If wishes were horses, we’d be thinking ponies all day. But the government would’ve found a way to tax every person with a pony so in essence, we’d still not be able to ride. Freedom is the big word of today’s world but I can’t help wondering, is there any such thing as freedom? Can one ever be free? Are you truly free?
Sally is the ‘proud’ mother of one brat. As you can see, I have used proud, mother and brat in one sentence. Let me tell you why. Sally is a kind hearted person. She does good by everyone and is always careful not to hurt anyone’s feelings. She has a soft heart too. I don’t know if I’m right but I strongly think that good people always get a raw deal. First her family banished her when they found out she was pregnant. Then her boyfriend; the father of the child disappeared when he learnt he was going to be a father. She was left with her only friend, her child who now has turned into a terrorist.
After her series of misfortunes, Sally vowed to love her child with all her soul. She swore never to beat the child however bad the mistake. She advocates for dialogue, not ‘violence’. She believes discipline on a child has to be instilled in a ‘discussion’. Now the boy child is four years and can control his mother however he wants. His threat? He will jump from the cupboards and kill himself if his mother does not yield to his demands. That is among the numerous other threats equally creative. It’s Sally’s worst nightmare that her child should take his own life. So she gives in to his every little demand. Now the boy lives on chocolate, soda and fries. He can hardly fit in his cot. Little does Sally know her ‘only boy’ will one day beat her up and eventually get killed by a mob at 17 for sodomizing a young boy. For now, she doesn’t know what to do. She is being held hostage by a 3 foot man.
It’s the third time David has woken up in the middle of the night sweating. The nightmares won’t go away. The voice of his boss is still echoing in his head telling him he has been fired. Getting fired is his worst nightmare. With his life riddled with debt and the fact that he is currently taking care of his ailing parents, David can’t afford to lose his job. He can’t enjoy a moment even at work because he has to be in ‘the right books’ with the management. He overlooks the fact that he is always receiving invitation letters from the best companies in his field. He also happens to be the only employee in the organization who has won the most awards of distinction for his work. His boss and the management treats him like trash. Any normal person would move to a better opportunity but not David. He’s being held hostage. Not by his company nor by his boss but by his fears.
Every time Leila gazes into Kamara’s eyes, she starts crying. When she does, Kamara leans forward and kisses her, holding her tight in the embrace of love. He knows she is crying because she’s in love. Her tears move him; an assurance that their love is real. He loves her deeply and would like to spend every moment of her life with her. This is the one type of woman that Kamara knows he’ll never find anywhere else. He’s right on that note but wrong on the reason why she is crying.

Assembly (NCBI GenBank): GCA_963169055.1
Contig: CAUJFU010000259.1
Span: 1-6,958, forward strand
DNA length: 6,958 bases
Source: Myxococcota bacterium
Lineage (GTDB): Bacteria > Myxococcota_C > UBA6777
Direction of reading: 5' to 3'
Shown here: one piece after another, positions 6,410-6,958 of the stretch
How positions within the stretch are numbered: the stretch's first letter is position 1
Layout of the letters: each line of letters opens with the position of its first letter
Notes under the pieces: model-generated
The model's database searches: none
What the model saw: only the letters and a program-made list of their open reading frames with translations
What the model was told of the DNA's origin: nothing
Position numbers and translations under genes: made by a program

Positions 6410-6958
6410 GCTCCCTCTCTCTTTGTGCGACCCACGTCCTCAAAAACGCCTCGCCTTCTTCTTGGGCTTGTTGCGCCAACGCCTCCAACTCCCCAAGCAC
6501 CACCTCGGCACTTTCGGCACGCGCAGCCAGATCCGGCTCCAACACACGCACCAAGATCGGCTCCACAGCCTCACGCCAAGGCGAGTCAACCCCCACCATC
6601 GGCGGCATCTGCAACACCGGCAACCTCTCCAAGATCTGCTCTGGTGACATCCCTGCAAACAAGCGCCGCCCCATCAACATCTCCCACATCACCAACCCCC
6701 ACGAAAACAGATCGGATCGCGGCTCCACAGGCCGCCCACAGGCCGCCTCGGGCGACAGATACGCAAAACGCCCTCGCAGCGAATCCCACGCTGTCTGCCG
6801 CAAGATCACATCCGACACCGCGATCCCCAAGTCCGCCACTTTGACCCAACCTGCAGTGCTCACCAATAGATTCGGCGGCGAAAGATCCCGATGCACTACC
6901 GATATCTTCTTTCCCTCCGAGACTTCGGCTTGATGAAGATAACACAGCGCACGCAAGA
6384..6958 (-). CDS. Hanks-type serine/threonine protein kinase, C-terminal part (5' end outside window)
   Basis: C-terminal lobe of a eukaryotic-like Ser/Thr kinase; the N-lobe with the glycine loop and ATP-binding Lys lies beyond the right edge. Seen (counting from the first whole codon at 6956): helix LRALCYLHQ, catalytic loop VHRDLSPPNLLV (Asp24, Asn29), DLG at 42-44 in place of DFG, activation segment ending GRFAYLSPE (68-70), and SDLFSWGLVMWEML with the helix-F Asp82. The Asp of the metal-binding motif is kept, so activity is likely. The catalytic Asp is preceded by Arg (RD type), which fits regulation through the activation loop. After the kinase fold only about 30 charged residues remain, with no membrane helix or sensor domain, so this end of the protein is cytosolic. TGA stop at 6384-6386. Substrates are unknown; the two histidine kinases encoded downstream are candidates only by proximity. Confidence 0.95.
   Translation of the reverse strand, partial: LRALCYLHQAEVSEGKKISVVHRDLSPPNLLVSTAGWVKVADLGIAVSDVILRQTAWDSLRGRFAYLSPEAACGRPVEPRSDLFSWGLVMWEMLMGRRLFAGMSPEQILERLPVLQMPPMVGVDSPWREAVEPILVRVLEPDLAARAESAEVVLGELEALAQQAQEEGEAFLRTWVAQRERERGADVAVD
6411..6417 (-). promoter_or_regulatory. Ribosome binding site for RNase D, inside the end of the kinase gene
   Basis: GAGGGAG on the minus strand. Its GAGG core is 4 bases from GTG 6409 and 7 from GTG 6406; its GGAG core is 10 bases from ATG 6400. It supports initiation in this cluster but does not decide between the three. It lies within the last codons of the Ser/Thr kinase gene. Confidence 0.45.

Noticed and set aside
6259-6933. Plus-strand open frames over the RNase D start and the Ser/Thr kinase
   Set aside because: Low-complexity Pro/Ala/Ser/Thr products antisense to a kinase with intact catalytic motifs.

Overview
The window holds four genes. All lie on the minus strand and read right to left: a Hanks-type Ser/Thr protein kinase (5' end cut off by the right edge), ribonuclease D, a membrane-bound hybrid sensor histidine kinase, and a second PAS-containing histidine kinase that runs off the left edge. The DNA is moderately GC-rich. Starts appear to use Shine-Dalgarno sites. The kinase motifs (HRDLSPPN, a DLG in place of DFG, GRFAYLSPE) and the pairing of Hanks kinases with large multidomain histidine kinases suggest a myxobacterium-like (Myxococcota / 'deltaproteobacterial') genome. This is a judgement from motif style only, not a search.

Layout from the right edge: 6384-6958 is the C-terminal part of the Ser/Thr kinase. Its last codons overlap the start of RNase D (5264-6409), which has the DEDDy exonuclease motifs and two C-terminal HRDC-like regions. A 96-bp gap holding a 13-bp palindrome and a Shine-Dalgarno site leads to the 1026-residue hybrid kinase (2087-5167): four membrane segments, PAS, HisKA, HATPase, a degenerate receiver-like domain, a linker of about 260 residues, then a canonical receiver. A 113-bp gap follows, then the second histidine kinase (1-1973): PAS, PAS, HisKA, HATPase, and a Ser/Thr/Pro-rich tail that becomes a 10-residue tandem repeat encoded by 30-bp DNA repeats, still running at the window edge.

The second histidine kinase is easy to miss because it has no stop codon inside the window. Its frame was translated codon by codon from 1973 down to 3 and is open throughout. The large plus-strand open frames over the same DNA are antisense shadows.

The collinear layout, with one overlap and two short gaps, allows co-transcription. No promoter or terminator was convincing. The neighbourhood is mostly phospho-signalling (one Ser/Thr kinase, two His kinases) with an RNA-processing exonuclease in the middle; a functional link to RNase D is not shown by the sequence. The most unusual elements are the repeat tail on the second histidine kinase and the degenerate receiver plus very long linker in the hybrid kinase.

You see Leila is a hostage. She knows deep down that Kamara is not the one for her. She knows she may never be completely happy with him. He is not the one her heart yearns after. So she is crying because she wants to leave him. Only that it’s not as easy as one would expect. Kamara is a good man. Kind hearted and very romantic in every sense of the word. He does everything right. In the one year that they’ve been in love, they’ve hardly fought. He is level headed, caring, considerate and committed. Leila has never had any reason to doubt Kamara. He is always near. She on the other hand has had her share of life’s drama. Just when she thought she’d found true love (Kamara), she started feeling unsettled. This is not a life she can get used to. She unfortunately, thrives in chaos. It is something she has not accepted but that’s the underlying issue. She needs someone different. A rogue. Someone she can fall out with and make up every now and then. For now, she is held hostage by her conscience. She doesn’t want to hurt a good man.
Today I’m seated in court listening to the proceedings against my friend who has been charged with staging his own kidnapping and extortion. He is guilty. The police traced his cellphone only to find him transmitting from a lodging in the downtown district of the city. I can’t help asking myself why anyone would want to become or even play hostage. I’ve hated the times I’ve been held hostage by someone, something or a situation. in my view, freedom comes only when you decide it is time. What’s more, you don’t have to live on your knees if you can afford to live on your feet. Make it your ambition to free yourself today. No one and nothing should hold you hostage, not especially when you can do something about it.
Early this week I got a message from a friend I haven’t spoken to in years. They were commending me on my writing. Thank you. Here’s to the good old times.
So I’m at the dog pound having my fur and claws done when I overhear a conversation that sounds quite interesting. These two customers are having an interesting discussion on life. Why are Africans the most volatile people on earth. Where the hell do our problems come from? Just what is wrong with us? Is there a solution? So the conversation draws mixed reactions from both dogs and eventually the whole pound sounds like a bar in a mental hospital. I choose to keep quiet and ignore the whole conversation. I refuse to engage in such discussions that don’t bear solutions. However being in privileged position of a writer, I can jot down my thoughts; a better chance that my pups will read them when they’re older. I have a feeling that they will listen and follow my dogvise. I have quite a few provoking thoughts that I would like to share with you bark to bark. So you can either choose to fetch my bone or go pee in another bush outside my territory.